In a recent episode of the 538 podcast, Nate Silver, responding to a listener question about how voter turnout figures into his political forecasting model, points out that voter turnout is a concern for the pollsters and that they have methods for figuring how likely voter turnout should be represented in polling data. His work, he points out, is the aggregation of polling data. Silver argues that it is not a particularly useful conversation for him to critique the relationship between voter turnout and polling because that’s sophisticated work, and it’s not his area of expertise.
His comments remind me of another recent incident in the gaming industry. Jessica Price, a game developer for Guild Wars 2, was fired after a Twitter exchange with a fan. The fan suggested some “easy” fixes for a particular game design problem Price analyzed in a series of tweets, and Price called him out for mansplaining her own field to her.
Each of these moments spotlights the relationship between expertise and new media. The interactive, democratized world of new media encourages more conversation between “experts” in various fields and gives people a platform to both respond and be responded to publically in ways that really weren’t possible previously, unless you were the proud owner of a printing press and some number of avenues for distribution. Plenty of people write about the democratizing benefits of new media, and plenty of people excoriate this brave new world for its annihilation of civility.
New media allows information to operate like a wildfire, propagating and spreading without any authorities capable to containing that information, outside of a few firetrucks from traditional media outlets. There are pros and cons to information wildfires; on the one hand, the shooting of Michael Brown in Ferguson would not have been widespread news without Twitter. On the other hand, conspiracy theories peddled by all kinds of bad faith actors are also possible because of new media outlets.
What is the role of expertise in the world of new media then? Silver is a rare mitigating voice, an expert himself unwilling to comment on a technical detail that he hasn’t fully studied. Price’s story is more common; her expertise was questioned by a person who had no sense of his own ignorance on the topic. In the public discourse, it was not the fan’s ignorance that was punished but Price’s lack of civility. This story highlights not only the way expertise is understood in new media but also the ways in which expertise is gendered or otherwise privileged.
This tendency toward interactivity flattens, in many ways, the voices of experts. We all have Twitter accounts, so all of our voices are equally valid. Or at least people who have similar numbers of followers should be similarly valued. And this drowning out of expert voices is completely understandable. What role have experts traditionally played? Sources that grant authority to some voices have always privileged the already-powerful. Universities have long been the province of white men, white men still comprise the overwhelming majority of faculty at US universities, and the voices of people of color and women remain silenced. Education, though one way of establishing expertise, also requires membership in the dominant discourse.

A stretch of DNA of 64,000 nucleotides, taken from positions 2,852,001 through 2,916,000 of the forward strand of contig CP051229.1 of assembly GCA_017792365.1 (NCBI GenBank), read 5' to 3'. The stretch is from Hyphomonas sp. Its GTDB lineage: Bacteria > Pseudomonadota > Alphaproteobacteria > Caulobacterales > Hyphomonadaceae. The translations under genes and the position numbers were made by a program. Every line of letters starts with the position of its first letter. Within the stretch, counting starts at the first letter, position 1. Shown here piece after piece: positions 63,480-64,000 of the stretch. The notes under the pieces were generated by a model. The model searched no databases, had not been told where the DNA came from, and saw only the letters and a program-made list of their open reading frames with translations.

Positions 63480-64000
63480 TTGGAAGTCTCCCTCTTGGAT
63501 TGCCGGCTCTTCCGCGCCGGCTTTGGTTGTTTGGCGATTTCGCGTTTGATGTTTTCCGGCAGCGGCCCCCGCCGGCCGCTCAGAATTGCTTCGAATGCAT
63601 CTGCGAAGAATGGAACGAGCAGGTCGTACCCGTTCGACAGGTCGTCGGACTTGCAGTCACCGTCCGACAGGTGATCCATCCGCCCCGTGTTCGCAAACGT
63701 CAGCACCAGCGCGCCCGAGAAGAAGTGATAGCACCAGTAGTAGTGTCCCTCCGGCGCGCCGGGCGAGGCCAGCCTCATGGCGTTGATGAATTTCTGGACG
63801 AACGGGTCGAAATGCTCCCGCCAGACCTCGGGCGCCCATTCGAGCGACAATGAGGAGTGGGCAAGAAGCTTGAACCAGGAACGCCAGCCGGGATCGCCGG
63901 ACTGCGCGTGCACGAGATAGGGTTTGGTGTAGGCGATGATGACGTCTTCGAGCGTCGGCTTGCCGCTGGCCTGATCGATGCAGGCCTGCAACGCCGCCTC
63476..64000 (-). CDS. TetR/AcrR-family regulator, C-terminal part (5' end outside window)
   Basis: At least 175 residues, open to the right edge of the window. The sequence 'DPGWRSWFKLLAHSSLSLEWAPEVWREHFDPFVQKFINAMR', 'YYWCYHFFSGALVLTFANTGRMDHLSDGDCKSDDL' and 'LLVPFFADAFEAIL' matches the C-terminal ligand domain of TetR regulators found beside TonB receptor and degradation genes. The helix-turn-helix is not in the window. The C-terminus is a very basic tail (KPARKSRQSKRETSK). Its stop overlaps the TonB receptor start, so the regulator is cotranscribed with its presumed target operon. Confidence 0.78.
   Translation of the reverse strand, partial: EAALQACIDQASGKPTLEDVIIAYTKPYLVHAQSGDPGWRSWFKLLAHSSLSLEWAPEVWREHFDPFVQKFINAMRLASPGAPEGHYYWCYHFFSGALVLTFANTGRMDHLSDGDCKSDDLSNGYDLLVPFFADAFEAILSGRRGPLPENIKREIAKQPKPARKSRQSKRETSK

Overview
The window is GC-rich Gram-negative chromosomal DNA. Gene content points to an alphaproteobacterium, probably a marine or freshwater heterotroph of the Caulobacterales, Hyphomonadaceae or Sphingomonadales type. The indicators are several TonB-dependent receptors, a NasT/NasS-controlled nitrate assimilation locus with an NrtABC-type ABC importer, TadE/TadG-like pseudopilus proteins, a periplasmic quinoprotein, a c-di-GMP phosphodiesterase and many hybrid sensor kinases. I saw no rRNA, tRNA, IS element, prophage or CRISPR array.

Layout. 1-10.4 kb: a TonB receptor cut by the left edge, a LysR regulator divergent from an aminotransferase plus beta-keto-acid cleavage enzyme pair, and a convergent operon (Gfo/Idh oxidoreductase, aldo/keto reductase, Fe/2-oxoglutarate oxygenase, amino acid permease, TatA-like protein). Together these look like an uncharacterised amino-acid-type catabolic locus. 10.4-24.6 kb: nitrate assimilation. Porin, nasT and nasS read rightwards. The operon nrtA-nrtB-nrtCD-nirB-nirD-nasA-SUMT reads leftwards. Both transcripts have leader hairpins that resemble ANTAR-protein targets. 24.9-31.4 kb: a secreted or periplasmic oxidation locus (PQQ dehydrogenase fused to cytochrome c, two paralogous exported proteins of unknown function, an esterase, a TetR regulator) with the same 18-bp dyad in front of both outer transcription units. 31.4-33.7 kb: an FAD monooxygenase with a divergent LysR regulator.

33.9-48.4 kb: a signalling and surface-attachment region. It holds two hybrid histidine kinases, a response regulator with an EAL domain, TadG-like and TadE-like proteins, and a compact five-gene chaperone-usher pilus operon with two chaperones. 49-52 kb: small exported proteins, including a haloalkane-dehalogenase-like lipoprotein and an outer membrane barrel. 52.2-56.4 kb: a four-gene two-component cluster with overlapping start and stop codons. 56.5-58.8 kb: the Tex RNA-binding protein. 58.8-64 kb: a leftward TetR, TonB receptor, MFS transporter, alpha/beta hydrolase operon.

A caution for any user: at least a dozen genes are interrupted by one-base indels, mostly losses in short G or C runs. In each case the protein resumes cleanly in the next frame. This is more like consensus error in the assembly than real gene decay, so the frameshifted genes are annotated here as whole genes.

With new media, there is a new class of public intellectual. Podcasters, bloggers, and YouTubers, most of whom are under-credentialed by the academy, are fully credentialed in terms of the number of followers they toll on various new media platforms. Upon my baptism in the waters of LeftTube, my initial observation was the way in which many LeftTubers engage with the writings and rhetoric of the alt-right. In traditional media, the ideas of the alt-right are rarely engaged, except as side notes after Charlottesville or a self-professed incel murderer. LeftTubers, however, are experts by the same method of popularity as the alt-right figures with whom they engage. The stakes of that discourse are important because, if expertise is not a factor, how then shall we value ideas?
In the 2004 film The Incredibles, the villain enacts a scheme to provide technology to all people in order to negate the need for superheroes. “Because when everyone is super,” he argues, “no one will be.” He’s wrong, though, and not just villainously so. His definition of superpowers does not actually differ from that the heroes against whom he rails. In fact, equally wrong are the Incredibles themselves and other proponents of superheroes, who long for the “good old days” when superheroes could just do whatever they wanted. It’s clear why the traditionally powerful might long for days of unchecked authority, but the benefits for the rest of us, born without the superpowers of cishet white maleness and/or inherited wealth, are murkier.
Democratization of ideas and information doesn’t have to look like widespread flattening. We don’t have to value all ideas in the same way or not at all. The opportunity afforded us by new media is the ability to bypass traditional barriers to knowledge, barriers that excluded marginalized and oppressed voices of all varieties. This new system doesn’t require the erection of new barriers; instead, we have the opportunity to imagine a new ideology that values the expertises each person has by disconnecting knowledge from capital.
Coming soon: Is New Media Liberatory? Part II: Disconnecting Knowledge from Capital